When Chuck stood up and was engulfed in flames, I knew something bad was happening. This bus in 90 seconds was over 1,500 degrees, and it’s not a nice, neat orderly fashion when that’s happening. Most of the kids went down the aisle. We only had one exit to get out, which was the back. We didn’t have all [the additional emergency exits] like they do today.
So everybody tried to get out that back door, because the front was already engulfed in flames. And they tripped over the cooler standing out there, so it was like a domino effect. All those kids pushing and shoving, they just piled up at the back. So instead of going down the aisle, I was already against the right window, so I just stood up on the back of my chair. I was at the fifth seat from the back. So I climbed over a couple of the chairs.
The kids were piled up almost to the top of the emergency door. I saw a little opening up there, and I dove out it, and then I just turned around and we started pulling kids out and so forth. I thought we had everybody out. It was dark and there was all that smoke from everywhere, so you could only see 4 or 5 feet back in the bus, but we finally got all that clear. I thought we had all 67 of us out, but obviously we didn’t. You know, only 40 of us made it out. Many of those 40 were severely burned. I was a lucky one and didn’t have any burns at all. I got out pretty quick.So you weren’t really physically injured?
No. They treated me for smoke inhalation, but besides that, I was fine. I was one of the few lucky ones. I think there were only like 10 of the 40 that didn’t get burned severely. So I was really fortunate that day.
My best friend since first grade — this was at the end of my eighth grade year — Chad, he was sitting right there in the seat with me, and he didn’t make it out. He tried to go down the aisle, and he got tripped up and then he got really piled up on from people behind him.
In addition to serving as assistant principal at Holmes High School in Covington, Ky., Booher is the school’s head boys basketball coach.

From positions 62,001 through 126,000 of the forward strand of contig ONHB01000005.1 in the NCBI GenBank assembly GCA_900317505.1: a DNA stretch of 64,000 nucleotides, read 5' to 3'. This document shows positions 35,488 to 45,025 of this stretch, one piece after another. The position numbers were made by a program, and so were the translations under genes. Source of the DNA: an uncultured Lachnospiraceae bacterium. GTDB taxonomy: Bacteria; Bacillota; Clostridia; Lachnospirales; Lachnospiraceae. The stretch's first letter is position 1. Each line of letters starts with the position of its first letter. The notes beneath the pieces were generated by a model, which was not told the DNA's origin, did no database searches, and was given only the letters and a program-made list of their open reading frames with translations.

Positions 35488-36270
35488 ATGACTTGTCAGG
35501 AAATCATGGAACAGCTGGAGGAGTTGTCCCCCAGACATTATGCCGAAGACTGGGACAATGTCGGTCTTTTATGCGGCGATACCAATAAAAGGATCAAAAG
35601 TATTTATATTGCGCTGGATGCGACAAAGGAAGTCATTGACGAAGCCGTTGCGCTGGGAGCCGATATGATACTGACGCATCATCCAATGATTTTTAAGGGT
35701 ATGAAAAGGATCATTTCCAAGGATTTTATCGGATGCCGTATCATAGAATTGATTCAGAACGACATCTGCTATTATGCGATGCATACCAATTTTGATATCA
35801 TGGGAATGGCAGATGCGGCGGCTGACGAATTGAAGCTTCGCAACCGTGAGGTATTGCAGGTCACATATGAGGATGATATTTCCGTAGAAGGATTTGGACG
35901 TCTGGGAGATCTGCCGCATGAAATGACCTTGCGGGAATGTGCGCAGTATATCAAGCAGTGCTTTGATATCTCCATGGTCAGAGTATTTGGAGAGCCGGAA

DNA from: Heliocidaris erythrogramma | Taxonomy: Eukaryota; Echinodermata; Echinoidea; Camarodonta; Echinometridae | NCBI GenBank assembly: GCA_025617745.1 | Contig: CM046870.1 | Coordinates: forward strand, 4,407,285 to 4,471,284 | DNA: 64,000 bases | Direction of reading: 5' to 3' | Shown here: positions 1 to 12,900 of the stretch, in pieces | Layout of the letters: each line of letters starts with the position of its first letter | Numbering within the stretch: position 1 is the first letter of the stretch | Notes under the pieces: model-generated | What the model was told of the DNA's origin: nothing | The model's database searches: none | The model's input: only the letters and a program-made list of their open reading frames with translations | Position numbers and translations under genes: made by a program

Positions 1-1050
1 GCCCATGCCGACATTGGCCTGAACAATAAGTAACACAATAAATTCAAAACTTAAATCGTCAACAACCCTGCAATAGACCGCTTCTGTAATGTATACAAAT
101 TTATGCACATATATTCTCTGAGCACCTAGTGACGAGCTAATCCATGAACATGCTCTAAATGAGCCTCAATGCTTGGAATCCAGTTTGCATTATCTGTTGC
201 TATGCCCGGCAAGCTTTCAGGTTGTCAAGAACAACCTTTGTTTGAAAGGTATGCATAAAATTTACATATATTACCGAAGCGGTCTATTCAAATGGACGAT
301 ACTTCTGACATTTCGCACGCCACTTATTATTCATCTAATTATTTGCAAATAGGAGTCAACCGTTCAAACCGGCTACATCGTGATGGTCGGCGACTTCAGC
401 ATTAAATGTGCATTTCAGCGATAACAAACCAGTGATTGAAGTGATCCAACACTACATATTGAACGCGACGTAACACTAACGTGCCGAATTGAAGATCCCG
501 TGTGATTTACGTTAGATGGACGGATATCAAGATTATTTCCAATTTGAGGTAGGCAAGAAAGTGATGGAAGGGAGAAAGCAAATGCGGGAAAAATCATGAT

What kind of recovery process did you go through after this?
Well, school was letting out, so the next week after the bus crash, I spent going to all these funerals — we had 27. That includes being a pall bearer at my best friend’s funeral. That was at 13 years old, and just to go through what I had to see on the bus and then find out 27 of them didn’t make it out, that was unbelievable for that next week. And then most of the survivors were severely burned; they were having to have multiple skin grafts. So after all these funerals that week or so, the next couple months I spent going to Louisville visiting all of my friends. That’s what I did that whole summer after the bus crash. Once we started at North Hardin High School, Hardin County Schools actually hired a specific counselor that deals with tragic events in teenage lives. They brought her in, and she did a really good job of counseling the survivors and the victims, and even those that lost a friend or something. They had her there at the high school for two years, if I remember right, just to help cope and deal with all of that. So it was tough, not just on me, but on that whole community, really.
You’ve said that you’re seeing positives come out of this tragedy. What have those been?
When you go through something like that at such a fragile age of 13, you’re thinking there is no way in the world anything positive could ever come out of this bus crash — 27 lives lost, many of the survivors have to look in the mirror every morning and see their face disfigured for life. So during my high school years, I’m thinking there’s no way that anything positive could come of it.